Researchers Successfully Design Optical Mirror with a Few Hundred Atoms

At the Max Planck Institute of Quantum Optics (MPQ), physicists have designed the lightest ever optical mirror. The new metamaterial is composed of a single-structured layer that includes just a few hundred identical atoms.

Researchers have demonstrated a novel light-matter interface, realizing the lightest possible mirror formed by a monolayer of 200 atoms. Image Credit: Max Planck Institute of Quantum Optics.

The atoms are organized in the two dimensional (2D) array of an optical lattice created by interfering laser beams. The results of the study are the first-ever experimental observations of their kind in a newly emerging field of subwavelength quantum optics that involves using ordered atoms. The mirror is the only one of its kind developed to date. The study outcomes were recently reported in the Nature journal.

In general, specially coated optical glasses or highly polished metal surfaces are used for mirrors to optimize for the performance in smaller weights. However, for the first time, physicists at MPQ demonstrated that an optical mirror can be formed even using a single structured layer of a few hundred atoms, making it the lightest one conceivable.

The thickness of the newly developed mirror is just several tens of nanometers—a thousand times less than the width of a strand of human hair. But the reflection is so strong that it could even be observed with the naked eye.

The Mechanism Behind the Mirror

The mirror works based on the arrangement of identical atoms in a 2D array. They are arranged in a regular pattern with spacing less than the atom’s optical transition wavelength, which are essential and required characteristics of metamaterials.

Metamaterials are artificially developed structures that have highly unique characteristics that are rare in nature. Their properties do not emerge from the materials they are composed of but from the unique structures they are developed with.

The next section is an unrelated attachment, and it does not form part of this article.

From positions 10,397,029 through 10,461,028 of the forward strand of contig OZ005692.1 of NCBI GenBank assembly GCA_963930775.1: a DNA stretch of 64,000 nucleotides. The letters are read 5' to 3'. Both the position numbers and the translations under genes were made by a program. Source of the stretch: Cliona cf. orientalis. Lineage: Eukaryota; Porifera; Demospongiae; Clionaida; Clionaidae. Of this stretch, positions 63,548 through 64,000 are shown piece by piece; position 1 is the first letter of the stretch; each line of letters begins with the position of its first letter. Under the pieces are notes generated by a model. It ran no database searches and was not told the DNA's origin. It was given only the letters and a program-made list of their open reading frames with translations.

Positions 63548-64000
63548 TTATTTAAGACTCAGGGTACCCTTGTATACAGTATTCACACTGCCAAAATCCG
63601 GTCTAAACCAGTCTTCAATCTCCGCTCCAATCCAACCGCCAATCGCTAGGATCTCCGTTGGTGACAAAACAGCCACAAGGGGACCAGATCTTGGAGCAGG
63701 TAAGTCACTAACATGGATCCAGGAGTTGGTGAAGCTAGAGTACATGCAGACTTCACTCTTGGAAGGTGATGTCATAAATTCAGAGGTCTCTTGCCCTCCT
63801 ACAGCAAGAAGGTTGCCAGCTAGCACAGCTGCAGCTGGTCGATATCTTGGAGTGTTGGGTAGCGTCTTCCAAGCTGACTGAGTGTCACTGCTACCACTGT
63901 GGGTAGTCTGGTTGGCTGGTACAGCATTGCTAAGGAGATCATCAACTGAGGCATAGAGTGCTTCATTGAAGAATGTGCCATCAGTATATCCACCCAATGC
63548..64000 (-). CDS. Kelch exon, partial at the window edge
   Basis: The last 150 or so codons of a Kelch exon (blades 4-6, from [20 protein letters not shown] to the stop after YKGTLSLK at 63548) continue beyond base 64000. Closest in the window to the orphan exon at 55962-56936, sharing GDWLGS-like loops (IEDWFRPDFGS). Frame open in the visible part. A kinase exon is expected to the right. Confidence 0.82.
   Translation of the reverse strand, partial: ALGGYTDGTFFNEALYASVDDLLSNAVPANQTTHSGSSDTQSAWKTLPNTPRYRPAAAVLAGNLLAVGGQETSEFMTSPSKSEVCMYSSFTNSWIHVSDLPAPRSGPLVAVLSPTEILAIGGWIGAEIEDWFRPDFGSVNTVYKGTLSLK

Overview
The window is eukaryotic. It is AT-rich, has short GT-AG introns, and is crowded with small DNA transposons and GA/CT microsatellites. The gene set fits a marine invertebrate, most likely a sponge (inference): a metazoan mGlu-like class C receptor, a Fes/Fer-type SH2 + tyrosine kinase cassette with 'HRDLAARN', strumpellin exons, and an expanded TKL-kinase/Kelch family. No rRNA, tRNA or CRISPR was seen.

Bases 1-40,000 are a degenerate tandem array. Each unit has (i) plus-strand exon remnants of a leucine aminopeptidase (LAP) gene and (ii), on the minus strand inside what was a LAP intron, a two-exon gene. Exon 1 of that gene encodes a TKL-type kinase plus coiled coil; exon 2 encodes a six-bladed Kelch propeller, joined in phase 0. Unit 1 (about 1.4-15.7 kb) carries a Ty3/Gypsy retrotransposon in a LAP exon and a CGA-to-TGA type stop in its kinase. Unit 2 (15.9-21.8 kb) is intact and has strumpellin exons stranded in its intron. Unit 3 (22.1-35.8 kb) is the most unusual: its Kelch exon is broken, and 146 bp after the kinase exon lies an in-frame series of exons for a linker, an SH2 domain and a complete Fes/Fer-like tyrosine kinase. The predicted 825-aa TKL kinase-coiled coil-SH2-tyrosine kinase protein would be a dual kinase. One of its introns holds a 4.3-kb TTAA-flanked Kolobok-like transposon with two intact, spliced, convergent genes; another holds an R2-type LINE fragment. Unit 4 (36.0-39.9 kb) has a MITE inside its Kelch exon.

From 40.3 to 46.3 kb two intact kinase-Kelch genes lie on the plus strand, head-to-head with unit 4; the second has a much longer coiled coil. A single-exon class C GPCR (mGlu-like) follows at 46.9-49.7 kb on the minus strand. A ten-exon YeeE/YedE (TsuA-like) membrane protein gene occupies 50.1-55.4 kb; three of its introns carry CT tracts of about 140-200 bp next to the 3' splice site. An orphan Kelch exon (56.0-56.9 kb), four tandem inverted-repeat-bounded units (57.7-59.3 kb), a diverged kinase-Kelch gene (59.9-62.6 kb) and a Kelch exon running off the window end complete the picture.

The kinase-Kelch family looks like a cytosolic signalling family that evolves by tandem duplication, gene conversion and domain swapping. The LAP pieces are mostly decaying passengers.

The characteristics—the subwavelength spacing and the regular pattern—and their interplay are the two significant causes behind this innovative type of optical mirror. Firstly, the subwavelength spacing and the regular pattern of atoms inhibit a diffuse scattering of light, thus clustering the reflection into a steady, one-directional light beam.

Secondly, due to the relatively close, discrete distance between the atoms, an incoming photon is able to bounce back and forth between the atoms multiple times before it is reflected.

Both the bouncing of the photons and the suppressed scattering of light result in an “enhanced cooperative response to the external field,” which denotes a very strong reflection in this case.

Advancements on the Way to More Efficient Quantum Devices

The mirror has a diameter of about 7 μm, which is so small that it cannot be visually recognized easily. But the apparatus in which the device is developed is huge. Completely analogous in style with other similar quantum optical experiments, it counts more than a thousand single optical components and has a weight of about two tons.

Thus, the novel material would not have much effect on the commodity mirrors used by people every day. On the other side, the scientific impact may be wide-ranging.

The results are very exciting for us. As in typical dilute bulk ensembles, photon-mediated correlations between atoms, which play a vital role in our system, are typically neglected in traditional quantum optics theories.

Jun Rui, Study First Author and Postdoc Researcher, Max Planck Institute of Quantum Optics

Rui added, “On the other hand, ordered arrays of atoms made by loading ultracold atoms into optical lattices were mainly exploited to study quantum simulations of condensed matter models. But it now turns out to be a powerful platform to study the new quantum optical phenomena as well.”

Future studies in this area could offer in-depth insights into the fundamental understanding of the quantum theories of light-matter interaction, many-body physics including optical photons, and facilitate the designing of quantum devices with a higher efficiency.

Many new exciting opportunities have been opened, such as an intriguing approach to study quantum optomechanics, which is a growing field of studying the quantum nature of light with mechanical devices. Or, our work could also help to create better quantum memories or even to build a quantum switchable optical mirror. Both of which are interesting advancements for quantum information processing.

David Wei, Study Second Author and Doctoral Researcher, Max Planck Institute of Quantum Optics

Journal Reference:

Rui, J., et al. (2020) A subradiant optical mirror formed by a single structured atomic layer. Nature.


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